20  - Jerry "The King" Lawler

If you didn't grow up watching 80s wrestling, you may be unaware of Lawler successful wrestling career and only know him for his also successful commentating job.

Then again you may have seen Jim Carrey's movie Man on the Moon, which is about comedian Andy Kaufman and features his events with Lawler.

Lawler was the face of Tennessee wrestling, especially in Memphis. He held the Southern Heavyweight Title, a remarkable 52 times from 1974 to 1987. 

During this period, Lawler feuded with top fighters like Bob Armstrong, Tommy Rich, Bill Dundee, Jimmy Valiant, Dutch Mantel, Jesse Ventura and Buddy Landel.

The other main title Lawler held was the AWA World Title, which he won from Curt Hennig in 1987. But due to disputes with Verne Gagne, a very common practice, Lawler left without losing the title.

 

19 - Terry Funk

During the 70s, Terry and brother Dory feuded with the Brisco Brothers in the Mid-Atlantic region for the belts. The feud included Terry defeating Jack Brisco for the NWA World Title.

During the early 80s, Terry fought in Texas' Southwest Championship Wrestling and won held their heavyweight championship as well as the tag belts with his brother.

In the late 80s, Terry joined WCW and began a feud with Ric Flair. The feud included the "I Quit" match which received a "5-star rating" by Dave Meltzer.

After unsuccessfully in winning the title from Flair, Terry joined the upcoming organization, ECW, in 1994.

In ECW, Funk began fighting a more violent style of wrestling called hardcore. This style included using various weapons and competing in dangerous fights like the "Barbwire Match."

He also helped in teaching and pushing young talent like Public Enemy, Sandman, Shane Douglas, Sabu, and Tommy Dreamer.

He also won the ECW Heavyweight Championship twice and their TV Title once during his three years stay.

 

18 - Undertaker

Undertaker's debut in the WWF has to be one of the best ever and simply a classic. Seeing him slowly walk down the aisle with his Deadman persona which was modeled after a mortician in a Western movie, wearing a trench coat, black hat, grey gloves and boot covers.

His first main match in the WWF occurred when he was the mystery partner of Ted Dibiase's Million Dollar team at Survivor Series. Undertaker eliminated Koko B. Ware and Dusty Rhodes.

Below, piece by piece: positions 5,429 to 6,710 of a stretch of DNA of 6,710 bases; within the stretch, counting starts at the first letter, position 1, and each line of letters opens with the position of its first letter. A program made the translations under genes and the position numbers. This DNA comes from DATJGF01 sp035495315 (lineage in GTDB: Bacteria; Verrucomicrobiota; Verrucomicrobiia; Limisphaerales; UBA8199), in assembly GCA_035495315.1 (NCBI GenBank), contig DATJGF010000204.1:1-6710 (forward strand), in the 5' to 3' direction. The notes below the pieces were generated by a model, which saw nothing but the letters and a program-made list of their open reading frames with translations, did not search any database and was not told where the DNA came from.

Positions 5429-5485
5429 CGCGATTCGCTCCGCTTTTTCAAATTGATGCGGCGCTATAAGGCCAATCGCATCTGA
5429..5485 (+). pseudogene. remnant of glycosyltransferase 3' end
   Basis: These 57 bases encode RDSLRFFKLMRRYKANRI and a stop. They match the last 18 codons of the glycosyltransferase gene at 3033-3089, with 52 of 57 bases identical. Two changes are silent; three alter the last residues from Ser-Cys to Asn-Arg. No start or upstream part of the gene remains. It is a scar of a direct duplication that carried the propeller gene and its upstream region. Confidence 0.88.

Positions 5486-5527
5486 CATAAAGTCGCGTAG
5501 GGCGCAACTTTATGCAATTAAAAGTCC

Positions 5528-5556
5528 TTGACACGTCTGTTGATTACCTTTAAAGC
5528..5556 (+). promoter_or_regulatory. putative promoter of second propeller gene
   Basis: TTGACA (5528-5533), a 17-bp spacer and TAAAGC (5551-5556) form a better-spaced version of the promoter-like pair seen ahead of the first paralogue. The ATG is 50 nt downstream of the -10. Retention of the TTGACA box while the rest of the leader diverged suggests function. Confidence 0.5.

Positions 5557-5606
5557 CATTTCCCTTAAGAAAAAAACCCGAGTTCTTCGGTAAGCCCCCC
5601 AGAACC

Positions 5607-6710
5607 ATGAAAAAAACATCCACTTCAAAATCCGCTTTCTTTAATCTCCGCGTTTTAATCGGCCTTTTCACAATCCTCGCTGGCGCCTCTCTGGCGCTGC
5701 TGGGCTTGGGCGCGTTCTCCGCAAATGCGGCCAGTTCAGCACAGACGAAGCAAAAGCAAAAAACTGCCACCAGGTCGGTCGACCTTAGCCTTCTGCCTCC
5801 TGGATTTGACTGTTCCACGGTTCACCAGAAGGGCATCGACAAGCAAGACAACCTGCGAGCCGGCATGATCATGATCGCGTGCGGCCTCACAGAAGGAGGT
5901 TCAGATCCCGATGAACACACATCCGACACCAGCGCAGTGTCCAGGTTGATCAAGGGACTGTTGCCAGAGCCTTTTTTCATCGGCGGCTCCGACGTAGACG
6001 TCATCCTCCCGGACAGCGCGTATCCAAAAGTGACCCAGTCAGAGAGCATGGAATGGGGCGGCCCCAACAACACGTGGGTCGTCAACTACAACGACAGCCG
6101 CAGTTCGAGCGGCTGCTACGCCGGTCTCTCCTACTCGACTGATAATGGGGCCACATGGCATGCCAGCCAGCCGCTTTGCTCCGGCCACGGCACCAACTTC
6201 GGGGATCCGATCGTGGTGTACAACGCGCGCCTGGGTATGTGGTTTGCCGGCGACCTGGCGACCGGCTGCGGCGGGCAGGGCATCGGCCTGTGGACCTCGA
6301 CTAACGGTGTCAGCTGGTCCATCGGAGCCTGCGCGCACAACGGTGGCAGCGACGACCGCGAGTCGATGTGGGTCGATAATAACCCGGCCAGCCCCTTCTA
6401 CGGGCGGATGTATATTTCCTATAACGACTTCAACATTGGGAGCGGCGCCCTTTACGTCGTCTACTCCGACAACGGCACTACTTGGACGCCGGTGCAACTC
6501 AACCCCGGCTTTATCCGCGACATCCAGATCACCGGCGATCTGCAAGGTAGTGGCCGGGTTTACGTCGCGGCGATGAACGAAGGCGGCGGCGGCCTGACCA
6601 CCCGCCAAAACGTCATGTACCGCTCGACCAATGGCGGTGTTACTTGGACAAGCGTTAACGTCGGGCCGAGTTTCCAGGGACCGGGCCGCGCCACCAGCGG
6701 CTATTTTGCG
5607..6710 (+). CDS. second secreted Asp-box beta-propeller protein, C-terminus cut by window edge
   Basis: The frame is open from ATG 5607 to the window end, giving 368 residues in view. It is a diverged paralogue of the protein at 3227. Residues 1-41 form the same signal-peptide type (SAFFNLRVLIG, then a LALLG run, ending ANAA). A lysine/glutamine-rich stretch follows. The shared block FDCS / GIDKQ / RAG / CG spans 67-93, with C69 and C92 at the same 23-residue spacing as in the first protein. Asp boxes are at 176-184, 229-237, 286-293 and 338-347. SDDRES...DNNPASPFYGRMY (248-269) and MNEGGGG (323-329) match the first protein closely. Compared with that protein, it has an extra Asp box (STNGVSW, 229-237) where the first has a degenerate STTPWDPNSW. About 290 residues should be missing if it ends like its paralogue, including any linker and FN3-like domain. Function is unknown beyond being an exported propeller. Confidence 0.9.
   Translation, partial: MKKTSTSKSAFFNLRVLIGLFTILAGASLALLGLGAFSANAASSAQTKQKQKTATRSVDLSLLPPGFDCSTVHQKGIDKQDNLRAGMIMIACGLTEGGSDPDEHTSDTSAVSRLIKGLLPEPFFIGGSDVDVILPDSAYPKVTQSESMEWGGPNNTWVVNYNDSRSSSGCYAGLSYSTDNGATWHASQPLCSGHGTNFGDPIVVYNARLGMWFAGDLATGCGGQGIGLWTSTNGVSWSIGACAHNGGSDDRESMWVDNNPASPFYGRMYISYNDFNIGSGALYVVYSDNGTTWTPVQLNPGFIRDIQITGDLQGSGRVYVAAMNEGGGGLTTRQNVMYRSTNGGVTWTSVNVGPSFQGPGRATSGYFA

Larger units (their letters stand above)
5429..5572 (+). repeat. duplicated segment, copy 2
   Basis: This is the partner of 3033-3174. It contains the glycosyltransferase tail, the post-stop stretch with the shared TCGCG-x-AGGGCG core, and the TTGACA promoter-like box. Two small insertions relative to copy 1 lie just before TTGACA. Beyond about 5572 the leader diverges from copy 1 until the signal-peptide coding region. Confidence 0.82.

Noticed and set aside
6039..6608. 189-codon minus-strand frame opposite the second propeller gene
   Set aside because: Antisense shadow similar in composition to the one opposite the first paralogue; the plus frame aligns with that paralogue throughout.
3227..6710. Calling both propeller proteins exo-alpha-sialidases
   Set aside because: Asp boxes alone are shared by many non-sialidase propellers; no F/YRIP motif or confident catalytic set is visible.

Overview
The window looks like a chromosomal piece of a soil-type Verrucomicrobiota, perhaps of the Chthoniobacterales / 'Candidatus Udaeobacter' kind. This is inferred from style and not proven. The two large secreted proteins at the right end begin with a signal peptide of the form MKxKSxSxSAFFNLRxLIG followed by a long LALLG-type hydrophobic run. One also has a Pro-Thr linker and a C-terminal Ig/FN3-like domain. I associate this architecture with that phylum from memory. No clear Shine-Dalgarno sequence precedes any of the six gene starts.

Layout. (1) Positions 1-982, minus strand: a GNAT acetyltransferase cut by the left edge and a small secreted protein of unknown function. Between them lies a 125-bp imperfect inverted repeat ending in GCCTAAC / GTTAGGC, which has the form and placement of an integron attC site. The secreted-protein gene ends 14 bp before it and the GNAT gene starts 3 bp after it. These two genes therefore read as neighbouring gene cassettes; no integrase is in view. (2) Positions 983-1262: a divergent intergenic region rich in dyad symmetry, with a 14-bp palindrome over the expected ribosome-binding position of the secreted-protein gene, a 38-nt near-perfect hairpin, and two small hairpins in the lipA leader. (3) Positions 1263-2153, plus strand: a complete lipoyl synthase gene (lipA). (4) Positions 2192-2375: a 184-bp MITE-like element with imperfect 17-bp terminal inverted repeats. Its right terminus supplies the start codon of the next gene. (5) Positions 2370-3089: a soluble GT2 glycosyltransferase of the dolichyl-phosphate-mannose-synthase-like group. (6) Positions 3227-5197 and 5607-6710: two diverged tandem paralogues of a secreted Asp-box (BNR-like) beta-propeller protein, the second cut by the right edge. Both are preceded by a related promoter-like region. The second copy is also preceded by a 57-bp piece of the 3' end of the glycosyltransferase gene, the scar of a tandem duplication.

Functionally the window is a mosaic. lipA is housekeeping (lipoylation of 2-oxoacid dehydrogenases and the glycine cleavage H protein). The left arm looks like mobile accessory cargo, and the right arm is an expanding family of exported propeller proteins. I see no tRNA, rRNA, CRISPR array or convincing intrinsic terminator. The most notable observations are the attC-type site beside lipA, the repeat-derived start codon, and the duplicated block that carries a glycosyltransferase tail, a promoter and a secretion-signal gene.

A year later, Undertaker defeated Hulk Hogan for the WWF World Title, but quickly lost the belt six days later back to Hogan.

Undertaker's WrestleMania winning streak of 17, was selected by the Daily Mirror as the 7th greatest streak in sports and the only streak from professional wrestling.

The following wrestlers are part of the streak, in order:

Jimmy Snuka, Jake Roberts, Giant Gonzalez, King Kong Bundy, Diesel, Psycho Sid, Kane, Big Boss Man, Triple H, Ric Flair, Big Show and A-Train, Kane, Randy Orton, Mark Henry, Batista, Edge, and Shawn Michaels.

Something tells me that the streak will not end. McMahon probably learned from the WCW regarding ending streaks like they did with Goldberg. Sometimes it just does not pay to end them.

 

17 - "Total Package" Lex Luger

Heading to the 90s, Luger and Sting were the top young wrestlers to compete for the WCW World Heavyweight Title and lead the organization to new heights.

By 1990, Luger held the NWA/WCW US Title twice (defeating Nikita Koloff and Barry Windham), the NWA World Tag Team belts (with Windham by defeating Arn Anderson and Tully Blanchard), fight with and against the Four Horsemen, and won the Jim Crockett Sr. Memorial Cup (with Sting).

A void was created when Ric Flair left WCW in '91. He defeated Barry Windham for the title in a steel cage match.

Similar to Flair, Luger left for the WWF due to contract disputes with the current management in WCW.

After a "wasted" year as Narcissist, Luger changed his gimmick to a patriotic American to fill the void left by Hogan's departure.

Luger's popularity was peaked after bodyslamming Yokozuna on the USS Intrepid on July 4th, 1993. This led to a feud and a chase to win the WWF World Title.

Unfortunately, Luger was not able to win the WWF World Title or the WWF Tag team belts (with Davey Boy Smith) before leaving in 1995.

Luger went back to the WCW and became successful in his feuds against Hogan and the nWo.

 

16 - "Stone Cold" Steve Austin

Before he was "Stone Cold" or even the "Ringmaster," Austin was simply "Stunning."

Austin was a member of Paul E. Dangerously's stable Dangerous Alliance and defeated Bobby Eaton for the WCW Television Title.

In 1993, Austin teamed with "Flyin" Brian Pillman to form Hollywood Blonds. Two months after forming, the Blonds defeated Ricky Steamboat and Shane Douglas for the NWA World Tag Team belts.

Later that year, Austin defeated Dustin Rhodes for the WCW US Title.

In 1996, a year into his WWF stay, Austin started to receive a push and began taunting Bret Hart. This began a long and intense feud, though Hart won most of the matches.

Austin has won six WWF/E World Titles, Intercontinental Title twice and the tag team titles four times.

His popularity and marketability helped the WWF compete against the WCW/NWO success.

His feud with Vince McMahon was hilarious and successful, awarded PWI Feud of the Year for 1998 and 1999. Austin was also selected PWI Wrestler of the Year in '98,99 & '01.

Unfortunately, injuries prematurely led to Austin's retirement from the ring.

But even today, arenas will explode once they hear the sound of glass shattering, signaling Steve Austin entrance.